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Hogan says more state aid for businesses on the way

Gov. Larry Hogan and Delaware Gov. John Carney at the Cherry Lane Farm in Hurlock on Monday, Oct. 19, 2020. (The Daily Record/Bryan P. Sears)

Gov. Larry Hogan and Delaware Gov. John Carney at the Cherry Lane Farm in Hurlock on Monday, Oct. 19, 2020. (The Daily Record/Bryan P. Sears)

HURLOCK — Businesses in Maryland can expect another round of state aid.

Gov. Larry Hogan, speaking at a farm on the upper shore, pledged another round of aid for struggling state businesses at the same time he was announcing $10 million in aid for contract chicken farmers in Maryland. Hogan said he and other governors are pushing for additional federal aid in the form of another stimulus package, but the two-term governor said he isn’t likely to wait for Washington.

“We’re also looking at additional resources we at the state level can put in,” the governor said. Hogan stopped short of offering details.

“We have a budget shortage just like all the businesses do, but we are going to be announcing additional (aid),” said Hogan. “We’re going to continue to do everything we possibly can to help not just these small business people who happen to be in the ag business but every small business across the state, many of which are really struggling, particularly our folks in the hospitality industry, restaurants, retail. We are probably going to make some announcements on additional programs very shortly.”

More than 81,000 loans were given to Maryland businesses as part of the federal Payroll Protection Plan. The more than $10 billion in aid went to a wide spectrum of businesses in the state including restaurants, bars, hotels, hospitals, private and religious schools and law firms.

The loans are forgivable if the businesses used the majority of the money to continue paying employees. State fiscal leaders have said the program is partially responsible for propping up the state’s economy and preventing an expected massive decrease in state revenues.

The state also provided $175 million in aid in the form of loans and grants to some businesses through the Departments of Commerce and Labor.

In recent weeks, Comptroller Peter Franchot has called on Hogan to use more than $500 million from the state’s unallocated surplus or the $1.2 billion rainy day fund to provide a round of state-funded stimulus for small businesses.

“The comptroller’s solution was to drain our rainy day fund, and we don’t think that’s a good idea when we have a $1.8 billion budget shortfall,” Hogan said Monday. “That would mean the elimination of many of our state agencies and laying off tens of thousands of state employees and not being able to provide services.

Hogan held a roundtable discussion with a group of nearly two dozen farmers in a barn on the Cherry Lane Farm. Following that closed meeting on the wheat, corn and soybean farm, Hogan and Democratic Delaware Gov. John Carney announced the two states would provide aid to contract chicken farmers who have been hard hit by the pandemic.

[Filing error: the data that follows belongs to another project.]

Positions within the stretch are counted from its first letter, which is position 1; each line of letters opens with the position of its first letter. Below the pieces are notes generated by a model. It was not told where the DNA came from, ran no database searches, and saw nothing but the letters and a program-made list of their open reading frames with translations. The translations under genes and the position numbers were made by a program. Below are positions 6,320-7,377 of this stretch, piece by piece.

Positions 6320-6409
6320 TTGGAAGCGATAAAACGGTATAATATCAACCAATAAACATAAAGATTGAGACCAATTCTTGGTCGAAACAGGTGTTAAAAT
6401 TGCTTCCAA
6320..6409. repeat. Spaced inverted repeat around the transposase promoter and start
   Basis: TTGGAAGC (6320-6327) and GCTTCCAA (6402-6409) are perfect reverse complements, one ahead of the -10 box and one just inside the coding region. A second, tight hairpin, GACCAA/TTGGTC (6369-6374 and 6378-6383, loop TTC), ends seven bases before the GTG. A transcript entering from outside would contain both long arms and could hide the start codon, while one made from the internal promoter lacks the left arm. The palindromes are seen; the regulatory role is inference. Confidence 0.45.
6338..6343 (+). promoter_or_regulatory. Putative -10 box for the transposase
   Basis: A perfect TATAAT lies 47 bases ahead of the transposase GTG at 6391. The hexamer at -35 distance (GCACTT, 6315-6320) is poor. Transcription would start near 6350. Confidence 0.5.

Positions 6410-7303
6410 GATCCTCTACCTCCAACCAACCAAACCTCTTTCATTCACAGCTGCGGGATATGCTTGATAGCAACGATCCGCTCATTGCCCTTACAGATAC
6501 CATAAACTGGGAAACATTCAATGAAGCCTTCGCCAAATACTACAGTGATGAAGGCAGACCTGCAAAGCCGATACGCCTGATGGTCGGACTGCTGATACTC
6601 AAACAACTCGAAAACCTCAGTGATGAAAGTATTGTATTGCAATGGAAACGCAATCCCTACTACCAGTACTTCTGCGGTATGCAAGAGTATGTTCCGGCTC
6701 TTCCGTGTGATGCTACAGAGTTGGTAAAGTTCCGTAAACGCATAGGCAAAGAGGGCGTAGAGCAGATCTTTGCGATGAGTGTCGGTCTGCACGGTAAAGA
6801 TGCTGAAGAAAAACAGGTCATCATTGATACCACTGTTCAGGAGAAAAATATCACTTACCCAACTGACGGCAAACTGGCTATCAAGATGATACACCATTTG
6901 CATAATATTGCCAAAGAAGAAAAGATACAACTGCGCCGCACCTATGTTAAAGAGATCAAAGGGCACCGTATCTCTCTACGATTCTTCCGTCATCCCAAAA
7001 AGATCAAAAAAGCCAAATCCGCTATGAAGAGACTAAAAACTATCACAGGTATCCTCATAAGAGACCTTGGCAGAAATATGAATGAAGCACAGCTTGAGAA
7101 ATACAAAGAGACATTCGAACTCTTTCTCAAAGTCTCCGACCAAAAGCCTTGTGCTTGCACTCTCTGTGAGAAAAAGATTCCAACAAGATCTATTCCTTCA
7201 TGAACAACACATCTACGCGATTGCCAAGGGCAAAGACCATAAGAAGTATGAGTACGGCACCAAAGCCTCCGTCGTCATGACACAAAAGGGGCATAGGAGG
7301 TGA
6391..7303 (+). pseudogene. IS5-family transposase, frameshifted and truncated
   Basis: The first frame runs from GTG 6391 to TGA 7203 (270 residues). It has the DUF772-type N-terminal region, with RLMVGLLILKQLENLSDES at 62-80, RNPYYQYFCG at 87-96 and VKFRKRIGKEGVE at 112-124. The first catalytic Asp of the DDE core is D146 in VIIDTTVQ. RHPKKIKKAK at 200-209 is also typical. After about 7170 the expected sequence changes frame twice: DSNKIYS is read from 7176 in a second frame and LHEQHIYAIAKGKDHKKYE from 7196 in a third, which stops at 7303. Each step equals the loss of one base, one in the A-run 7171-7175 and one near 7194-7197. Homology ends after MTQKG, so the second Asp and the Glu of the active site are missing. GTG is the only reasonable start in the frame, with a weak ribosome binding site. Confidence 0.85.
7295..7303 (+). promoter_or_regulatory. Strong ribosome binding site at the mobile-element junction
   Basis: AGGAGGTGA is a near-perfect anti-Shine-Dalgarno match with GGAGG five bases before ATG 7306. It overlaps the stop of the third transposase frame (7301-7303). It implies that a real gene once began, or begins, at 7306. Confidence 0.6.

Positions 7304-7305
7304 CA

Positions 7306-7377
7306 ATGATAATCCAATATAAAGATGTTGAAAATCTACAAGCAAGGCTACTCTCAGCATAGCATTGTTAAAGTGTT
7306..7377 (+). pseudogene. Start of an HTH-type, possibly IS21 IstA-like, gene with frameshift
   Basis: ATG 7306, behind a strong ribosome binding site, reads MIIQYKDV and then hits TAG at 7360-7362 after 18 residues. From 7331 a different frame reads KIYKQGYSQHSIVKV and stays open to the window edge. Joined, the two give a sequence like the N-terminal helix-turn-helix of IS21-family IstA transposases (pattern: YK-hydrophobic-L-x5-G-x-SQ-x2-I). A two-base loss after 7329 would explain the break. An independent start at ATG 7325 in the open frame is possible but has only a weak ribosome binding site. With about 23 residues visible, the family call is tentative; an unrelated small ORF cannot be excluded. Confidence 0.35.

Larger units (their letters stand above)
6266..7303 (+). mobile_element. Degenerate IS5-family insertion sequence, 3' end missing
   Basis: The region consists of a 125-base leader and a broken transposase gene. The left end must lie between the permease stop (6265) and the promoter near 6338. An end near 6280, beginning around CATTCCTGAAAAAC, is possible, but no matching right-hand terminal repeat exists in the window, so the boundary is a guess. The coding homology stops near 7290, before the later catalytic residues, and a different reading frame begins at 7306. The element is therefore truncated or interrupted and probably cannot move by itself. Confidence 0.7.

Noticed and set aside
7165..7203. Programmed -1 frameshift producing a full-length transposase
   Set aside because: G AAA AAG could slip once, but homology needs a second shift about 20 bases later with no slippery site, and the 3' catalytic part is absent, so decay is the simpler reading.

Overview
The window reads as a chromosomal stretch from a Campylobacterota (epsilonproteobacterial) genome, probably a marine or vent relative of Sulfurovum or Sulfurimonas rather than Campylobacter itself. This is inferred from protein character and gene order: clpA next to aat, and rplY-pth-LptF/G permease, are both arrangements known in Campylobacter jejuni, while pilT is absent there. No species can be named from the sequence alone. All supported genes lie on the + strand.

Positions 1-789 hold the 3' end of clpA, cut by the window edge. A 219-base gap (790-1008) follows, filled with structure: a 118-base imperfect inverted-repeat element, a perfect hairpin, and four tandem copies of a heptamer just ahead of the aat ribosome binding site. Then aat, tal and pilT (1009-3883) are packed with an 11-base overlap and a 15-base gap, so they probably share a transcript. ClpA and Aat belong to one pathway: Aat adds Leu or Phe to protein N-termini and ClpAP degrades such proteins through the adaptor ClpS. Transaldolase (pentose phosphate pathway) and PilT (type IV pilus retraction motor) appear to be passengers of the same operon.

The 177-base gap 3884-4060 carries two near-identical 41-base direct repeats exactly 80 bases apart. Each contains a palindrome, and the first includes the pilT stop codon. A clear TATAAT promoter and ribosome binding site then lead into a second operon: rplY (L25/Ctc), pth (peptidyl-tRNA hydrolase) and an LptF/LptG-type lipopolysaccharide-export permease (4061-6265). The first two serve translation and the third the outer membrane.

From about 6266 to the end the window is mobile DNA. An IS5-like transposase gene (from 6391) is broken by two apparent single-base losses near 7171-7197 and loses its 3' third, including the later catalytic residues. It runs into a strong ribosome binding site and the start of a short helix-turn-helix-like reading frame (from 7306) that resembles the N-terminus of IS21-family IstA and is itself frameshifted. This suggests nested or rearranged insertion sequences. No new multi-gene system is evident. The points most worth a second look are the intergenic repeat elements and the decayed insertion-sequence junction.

“It keeps our farmers, hopefully it helps them to stay afloat in difficult times when they’re having trouble meeting their expenses every month,” said Hogan. “Some of these farmers, they’re small family arms, many of them. They’re living on the edge just like any other small business, which they are. They’re really struggling.”

The $10 million program in Maryland, paid for with federal funding from the CARES Act, will help offset losses for farmers who either had to slow chicken production or were forced to slaughter birds that never made it to market.

Mary Lou Brown is one of those family farmers. The Hurlock resident owns and operates Maple Breeze Farms, a six-house contract chicken farm with her daughter about a mile from where Hogan made his announcement.

“Growing chickens during the pandemic was very different, and we did the best we could with that,” said Brown, who started the operation in 2001 with her now-deceased husband.

The six houses on her farm currently hold about 130,000 birds.

Brown typically grows chickens on a 56-day cycle, delivering 8-pound birds to Perdue. Slowdowns because of  the virus and outbreaks at some processing plants extended the process and meant Brown did not have the five 56-day cycles she’d typically have in a normal year.

“It’s been a challenge,” said Brown. “It’s meant less money overall for me because there wasn’t as many pounds. I’m paid by the pound, and we just didn’t have as many pounds.”

State aid would mean Brown could avoid tapping lines of credit to help keep the farm afloat.

“It will get me through,” said Brown.

The federal government has already offered farmers in the state $40 million in aid in two rounds. None of that money was available for contract poultry operations, which is the state’s top agricultural business.

Under the state plan, contract poultry farmers would be eligible for a $1,000 per chicken house payment for up to five houses. Growers who were forced to cull their flocks during the pandemic would be eligible for an additional $1,500 per house.

Delaware will offer a similar aid program for contract poultry producers in that state, according to Carney.

Additionally, farmers who received federal aid earlier this year could receive an additional 15% under the program announced by Hogan.

“If we don’t have these family farms, the food supply chain would be interrupted and then your people wouldn’t be getting their chicken and you certainly would be paying a lot more for it if we lost all these farmers,” Hogan said.


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